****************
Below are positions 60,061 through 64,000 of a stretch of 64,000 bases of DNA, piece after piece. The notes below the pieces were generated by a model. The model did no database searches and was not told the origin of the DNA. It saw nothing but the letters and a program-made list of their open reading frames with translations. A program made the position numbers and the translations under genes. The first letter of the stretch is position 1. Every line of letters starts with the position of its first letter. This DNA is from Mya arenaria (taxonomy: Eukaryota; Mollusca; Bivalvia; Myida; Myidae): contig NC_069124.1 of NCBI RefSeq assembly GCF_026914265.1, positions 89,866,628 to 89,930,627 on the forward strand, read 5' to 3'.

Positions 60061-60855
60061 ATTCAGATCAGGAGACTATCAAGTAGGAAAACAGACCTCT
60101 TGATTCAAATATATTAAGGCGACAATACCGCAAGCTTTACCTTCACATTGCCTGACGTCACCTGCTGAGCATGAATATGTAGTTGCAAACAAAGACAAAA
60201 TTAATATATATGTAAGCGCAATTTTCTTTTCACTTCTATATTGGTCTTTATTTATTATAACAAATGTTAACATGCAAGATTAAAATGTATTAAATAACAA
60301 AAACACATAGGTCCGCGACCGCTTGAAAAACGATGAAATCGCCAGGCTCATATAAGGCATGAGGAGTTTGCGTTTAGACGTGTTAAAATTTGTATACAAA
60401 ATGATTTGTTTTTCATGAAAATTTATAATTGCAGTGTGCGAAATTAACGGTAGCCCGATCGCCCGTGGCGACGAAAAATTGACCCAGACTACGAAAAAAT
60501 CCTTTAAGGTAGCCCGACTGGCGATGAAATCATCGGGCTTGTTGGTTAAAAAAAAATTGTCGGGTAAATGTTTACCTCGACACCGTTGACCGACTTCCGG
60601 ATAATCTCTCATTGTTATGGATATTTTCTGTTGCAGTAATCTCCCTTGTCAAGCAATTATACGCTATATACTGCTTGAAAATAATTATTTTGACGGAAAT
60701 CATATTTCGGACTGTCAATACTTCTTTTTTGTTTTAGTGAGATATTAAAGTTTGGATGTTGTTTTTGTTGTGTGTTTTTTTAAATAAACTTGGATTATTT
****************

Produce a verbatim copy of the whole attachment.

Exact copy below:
Below are positions 60,061 through 64,000 of a stretch of 64,000 bases of DNA, piece after piece. The notes below the pieces were generated by a model. The model did no database searches and was not told the origin of the DNA. It saw nothing but the letters and a program-made list of their open reading frames with translations. A program made the position numbers and the translations under genes. The first letter of the stretch is position 1. Every line of letters starts with the position of its first letter. This DNA is from Mya arenaria (taxonomy: Eukaryota; Mollusca; Bivalvia; Myida; Myidae): contig NC_069124.1 of NCBI RefSeq assembly GCF_026914265.1, positions 89,866,628 to 89,930,627 on the forward strand, read 5' to 3'.

Positions 60061-60855
60061 ATTCAGATCAGGAGACTATCAAGTAGGAAAACAGACCTCT
60101 TGATTCAAATATATTAAGGCGACAATACCGCAAGCTTTACCTTCACATTGCCTGACGTCACCTGCTGAGCATGAATATGTAGTTGCAAACAAAGACAAAA
60201 TTAATATATATGTAAGCGCAATTTTCTTTTCACTTCTATATTGGTCTTTATTTATTATAACAAATGTTAACATGCAAGATTAAAATGTATTAAATAACAA
60301 AAACACATAGGTCCGCGACCGCTTGAAAAACGATGAAATCGCCAGGCTCATATAAGGCATGAGGAGTTTGCGTTTAGACGTGTTAAAATTTGTATACAAA
60401 ATGATTTGTTTTTCATGAAAATTTATAATTGCAGTGTGCGAAATTAACGGTAGCCCGATCGCCCGTGGCGACGAAAAATTGACCCAGACTACGAAAAAAT
60501 CCTTTAAGGTAGCCCGACTGGCGATGAAATCATCGGGCTTGTTGGTTAAAAAAAAATTGTCGGGTAAATGTTTACCTCGACACCGTTGACCGACTTCCGG
60601 ATAATCTCTCATTGTTATGGATATTTTCTGTTGCAGTAATCTCCCTTGTCAAGCAATTATACGCTATATACTGCTTGAAAATAATTATTTTGACGGAAAT
60701 CATATTTCGGACTGTCAATACTTCTTTTTTGTTTTAGTGAGATATTAAAGTTTGGATGTTGTTTTTGTTGTGTGTTTTTTTAAATAAACTTGGATTATTT